Emanuel Butticè - September 16, 2019
translation by Arianna Bove
Stefano, nurse and rescuer aboard the Mare Jonio, recounts his experience of the boat that’s been renamed “the children’s vessel”. The smiles of the little ones, the fears of their mothers, and the abuses suffered by people who risked dying, first in Libya, then at sea.
“It’s a target, it looks empty ... no, actually you can see heads, there’s loads of heads!” The rescue team shouted out when spotting a large rubber raft in the middle of the sea. The closer they got to it, the more the image of the raft shape up. So the Mare Jonio rescue team identified their “target”. “Target” is the English word used to indicate a raft at sea full of men, women and children. “It looked empty to start with, then the heads popped up, loads of them. People were hiding; they thought we were the Libyan coast guard”. This is the story of a man on the front line in the Mare Jonio – the boat of the Italian NGO Mediterranea Saving Humans, which in the early hours of August 28th saved ninety eight people in the Libyan SAR zone. His name is Stefano Caselli. Stefano is a thirty-one-year-old nurse who has lived in Bologna for over twenty years and collaborates with the association YaBasta Bologna, a collective engaged in advocacy on rights and freedom of movement, social and environmental justice, free and independent information, and defending access routes to real democracy.
In charge of health for Mediterranea, he is but one of the volunteers who brought ninety-eight shipwrecked people to safety that morning — including twenty-two children and twenty-six women. “Getting aboard the Mare Jonio came natural to me; I am a nurse, and so many, too many people are dying in that sea. Bringing my work and activism together through YaBasta was completely in line with my chosen path in life.”
“We’d just spent a few sleepless nights: patrolling a sea this wide with just one vessel makes you anxious and gives you a massive feeling of isolation. At around five in the morning, we identified something on the radar that could be a raft, so we sailed towards it”.
Of the ensuing minutes, Stefano recalls the anxiety that gripped the crew, aware that they could have stumbled across people alive or dead, or just a drifting relict. “We got there at around six: it was less dark and we could see the first few heads from our binoculars. That’s when we released the rescue motor boats”.
The rescuers, Stefano at the front with the red cross helmet, approached the raft from the side; there they found ninety-eight people who’d been drifting for two days and two nights, no water or food left. Reassured by the presence of the rescuers, among laughter and cries of relief, they could finally leave the horror of the lager behind. But the memory of it was still vivid: nine fellow travelers had drowned. They’d fallen in the sea and disappeared in the waves during the crossing.
“Once we got there we immediately realized that there were twenty-two children who were between three months old and five years old. Rarely do you see children in such high numbers.” Of ninety-eight of them, twenty-six were women, four of whom pregnant. After handing out safety jackets, the back and forth of transporting them to the Mare Jonio began. “First, we took the women and children, then everyone else. A solidarity competition started and the men were a huge help in the transfer”. The deck had suddenly turned into a huge crèche; a scene Stefano says he’ll never forget. “As soon as the rescue operations were over, I returned to the Mare Jonio and immediately noticed other crew members had two or three children each hanging from their necks, or climbing on their legs. The boat had become an unruly nursery. The mothers, exhausted, had fallen asleep, and the children were playing with the crew. What a beautiful hymn to life.”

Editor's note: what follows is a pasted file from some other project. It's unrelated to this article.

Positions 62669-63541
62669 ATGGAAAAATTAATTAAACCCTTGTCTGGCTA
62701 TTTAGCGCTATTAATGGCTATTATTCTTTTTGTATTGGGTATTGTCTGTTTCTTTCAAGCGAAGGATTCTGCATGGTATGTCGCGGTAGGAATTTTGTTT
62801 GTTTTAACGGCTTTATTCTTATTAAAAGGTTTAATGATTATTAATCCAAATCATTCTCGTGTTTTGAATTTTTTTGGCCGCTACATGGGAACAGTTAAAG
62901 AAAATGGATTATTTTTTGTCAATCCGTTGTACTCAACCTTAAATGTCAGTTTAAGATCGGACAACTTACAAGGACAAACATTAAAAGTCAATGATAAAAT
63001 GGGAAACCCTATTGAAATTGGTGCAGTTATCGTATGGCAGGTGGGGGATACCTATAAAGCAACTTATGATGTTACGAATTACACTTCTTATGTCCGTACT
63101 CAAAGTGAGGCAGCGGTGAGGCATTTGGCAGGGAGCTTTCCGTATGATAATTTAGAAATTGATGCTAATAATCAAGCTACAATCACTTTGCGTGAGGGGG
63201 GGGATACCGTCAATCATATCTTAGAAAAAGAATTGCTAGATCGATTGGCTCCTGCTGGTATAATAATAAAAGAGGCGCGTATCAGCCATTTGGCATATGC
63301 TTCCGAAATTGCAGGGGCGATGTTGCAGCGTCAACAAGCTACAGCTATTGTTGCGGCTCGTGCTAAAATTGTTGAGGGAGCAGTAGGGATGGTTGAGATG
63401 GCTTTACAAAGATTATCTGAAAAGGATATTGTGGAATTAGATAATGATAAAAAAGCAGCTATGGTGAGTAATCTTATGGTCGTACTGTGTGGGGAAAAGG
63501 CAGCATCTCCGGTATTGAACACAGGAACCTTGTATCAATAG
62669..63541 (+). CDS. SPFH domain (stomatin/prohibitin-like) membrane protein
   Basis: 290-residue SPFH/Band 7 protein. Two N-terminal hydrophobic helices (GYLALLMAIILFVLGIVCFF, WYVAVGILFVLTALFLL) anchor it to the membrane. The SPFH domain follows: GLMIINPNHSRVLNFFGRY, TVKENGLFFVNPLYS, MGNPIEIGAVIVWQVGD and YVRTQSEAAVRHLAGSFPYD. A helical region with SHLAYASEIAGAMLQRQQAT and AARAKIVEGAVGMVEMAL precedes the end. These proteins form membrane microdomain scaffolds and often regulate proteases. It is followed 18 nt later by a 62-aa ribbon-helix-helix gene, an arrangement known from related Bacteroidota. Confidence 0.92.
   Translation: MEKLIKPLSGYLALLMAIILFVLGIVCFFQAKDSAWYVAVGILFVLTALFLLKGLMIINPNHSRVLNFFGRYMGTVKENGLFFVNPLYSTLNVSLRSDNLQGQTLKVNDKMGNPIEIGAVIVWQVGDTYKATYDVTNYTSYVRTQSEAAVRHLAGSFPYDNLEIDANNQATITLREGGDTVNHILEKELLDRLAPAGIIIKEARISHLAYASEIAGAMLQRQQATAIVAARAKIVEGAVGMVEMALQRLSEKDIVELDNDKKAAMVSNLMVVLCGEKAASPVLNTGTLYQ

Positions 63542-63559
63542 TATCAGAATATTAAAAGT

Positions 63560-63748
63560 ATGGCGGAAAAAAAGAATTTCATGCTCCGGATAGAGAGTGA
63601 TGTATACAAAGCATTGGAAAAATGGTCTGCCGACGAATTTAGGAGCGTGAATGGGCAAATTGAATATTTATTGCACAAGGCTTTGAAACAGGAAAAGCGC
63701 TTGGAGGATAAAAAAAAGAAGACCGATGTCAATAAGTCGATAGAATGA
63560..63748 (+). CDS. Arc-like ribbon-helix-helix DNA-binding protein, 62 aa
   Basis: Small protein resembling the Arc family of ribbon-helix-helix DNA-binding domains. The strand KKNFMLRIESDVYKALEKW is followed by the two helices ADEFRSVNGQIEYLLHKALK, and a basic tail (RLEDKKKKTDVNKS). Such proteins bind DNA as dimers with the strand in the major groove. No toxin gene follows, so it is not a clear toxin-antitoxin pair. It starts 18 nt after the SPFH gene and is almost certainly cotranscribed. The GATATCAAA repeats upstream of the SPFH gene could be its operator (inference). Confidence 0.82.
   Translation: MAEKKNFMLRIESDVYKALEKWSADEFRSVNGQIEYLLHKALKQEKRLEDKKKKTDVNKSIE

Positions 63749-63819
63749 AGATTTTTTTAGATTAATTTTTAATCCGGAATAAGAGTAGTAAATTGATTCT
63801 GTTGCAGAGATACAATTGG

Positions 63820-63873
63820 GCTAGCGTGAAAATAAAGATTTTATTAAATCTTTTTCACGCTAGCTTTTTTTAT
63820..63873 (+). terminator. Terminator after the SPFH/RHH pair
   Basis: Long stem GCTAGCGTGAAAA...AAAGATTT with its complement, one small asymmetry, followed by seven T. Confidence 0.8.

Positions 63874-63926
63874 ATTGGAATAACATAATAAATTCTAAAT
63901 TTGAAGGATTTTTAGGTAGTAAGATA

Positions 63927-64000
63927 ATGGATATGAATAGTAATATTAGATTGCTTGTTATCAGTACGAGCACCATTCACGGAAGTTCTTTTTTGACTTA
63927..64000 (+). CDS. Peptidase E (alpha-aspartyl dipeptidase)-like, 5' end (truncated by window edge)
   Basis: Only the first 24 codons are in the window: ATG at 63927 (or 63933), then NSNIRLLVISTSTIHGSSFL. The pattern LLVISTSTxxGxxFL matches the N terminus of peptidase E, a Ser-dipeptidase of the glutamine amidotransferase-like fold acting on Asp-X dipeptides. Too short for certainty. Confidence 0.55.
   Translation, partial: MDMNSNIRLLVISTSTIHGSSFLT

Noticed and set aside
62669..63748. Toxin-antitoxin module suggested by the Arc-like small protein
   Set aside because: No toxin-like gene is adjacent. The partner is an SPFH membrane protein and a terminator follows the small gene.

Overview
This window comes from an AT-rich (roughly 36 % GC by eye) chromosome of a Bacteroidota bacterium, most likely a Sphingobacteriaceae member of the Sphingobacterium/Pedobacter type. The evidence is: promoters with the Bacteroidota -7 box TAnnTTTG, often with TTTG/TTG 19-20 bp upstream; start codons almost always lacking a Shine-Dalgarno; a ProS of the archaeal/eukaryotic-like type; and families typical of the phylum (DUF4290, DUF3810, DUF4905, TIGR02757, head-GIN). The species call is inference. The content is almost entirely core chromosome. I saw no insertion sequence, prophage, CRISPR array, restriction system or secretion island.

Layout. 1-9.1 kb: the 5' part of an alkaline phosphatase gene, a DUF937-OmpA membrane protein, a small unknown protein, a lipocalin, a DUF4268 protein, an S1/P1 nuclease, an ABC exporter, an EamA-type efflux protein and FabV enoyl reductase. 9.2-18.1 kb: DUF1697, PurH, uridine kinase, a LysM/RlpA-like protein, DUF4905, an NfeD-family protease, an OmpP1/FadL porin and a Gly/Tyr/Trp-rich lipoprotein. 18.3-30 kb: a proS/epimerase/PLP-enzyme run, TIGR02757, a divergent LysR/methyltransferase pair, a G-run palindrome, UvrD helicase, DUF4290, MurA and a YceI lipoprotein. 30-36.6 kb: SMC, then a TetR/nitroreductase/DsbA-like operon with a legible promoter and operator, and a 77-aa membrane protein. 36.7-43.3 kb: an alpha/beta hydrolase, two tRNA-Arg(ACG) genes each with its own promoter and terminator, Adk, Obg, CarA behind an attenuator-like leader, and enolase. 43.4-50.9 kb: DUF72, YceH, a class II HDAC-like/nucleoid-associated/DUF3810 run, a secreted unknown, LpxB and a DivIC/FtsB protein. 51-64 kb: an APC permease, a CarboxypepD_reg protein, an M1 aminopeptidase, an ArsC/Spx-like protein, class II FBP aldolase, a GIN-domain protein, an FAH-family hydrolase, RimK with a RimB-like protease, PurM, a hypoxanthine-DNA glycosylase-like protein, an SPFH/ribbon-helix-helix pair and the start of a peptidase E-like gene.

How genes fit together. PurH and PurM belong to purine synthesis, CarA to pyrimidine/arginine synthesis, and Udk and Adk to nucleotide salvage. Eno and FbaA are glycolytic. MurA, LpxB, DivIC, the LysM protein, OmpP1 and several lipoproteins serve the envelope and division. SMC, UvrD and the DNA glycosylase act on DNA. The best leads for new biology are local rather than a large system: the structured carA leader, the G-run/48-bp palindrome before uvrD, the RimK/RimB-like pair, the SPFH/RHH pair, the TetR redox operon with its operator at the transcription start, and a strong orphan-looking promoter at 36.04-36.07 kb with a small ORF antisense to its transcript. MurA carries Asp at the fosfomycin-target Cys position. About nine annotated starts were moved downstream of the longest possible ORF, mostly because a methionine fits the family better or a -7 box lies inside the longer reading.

These people are fleeing places that have been plundered for decades; they would do anything to get on a boat, risk their and their children’s lives. “We should think about this: saving humans today has become something extraordinary, because it’s something being done by civil society, whilst Europe does not lift a finger. Worse: Europe funds the Libyan Coast Guard with vessels and money. I would rather not be at sea, but it is necessary”, says Stefano Caselli. “I’d like to visit these people on the ground, but so long as this situation continues, we’ll keep going out to sea. It’s time for Europe to change course of action on this issue, radically”.
“They all come from countries that have been plundered; they have experienced prison and forced labor, violence, rape, torture, being left with no food or water. Some of them, years of it. They have tried to cross the sea more than once. For one of the lads we rescued in the last mission, this was his sixth attempt. I like recounting their great attachment to life, something we’d do well to start appreciating again on this side of the world. Their huge desire to fight together, to create communities in solidarity. During the six days we spent at sea together, I learned so much from them. They impart lots of strength and an attachment to life”, says Stefano Caselli.
Confirmation of their stories came from the initial medical examination from the team on board of the Mare Jonio. Stefano and the gynecologist, Dr Donatella Albini, visited the women first. The women allowed them to without complaining; they were not used to gentle acts of care. “We already knew what to expect, but you could never get used to it. In the near totality of cases, the women came from countries that practice FGM; around seventy percent of them had been abused in many ways. The pregnant women had been raped in the Libyan lager, their pregnancy the outcome of those rapes. The body of these women, and men, bears witness to what happens in Libya.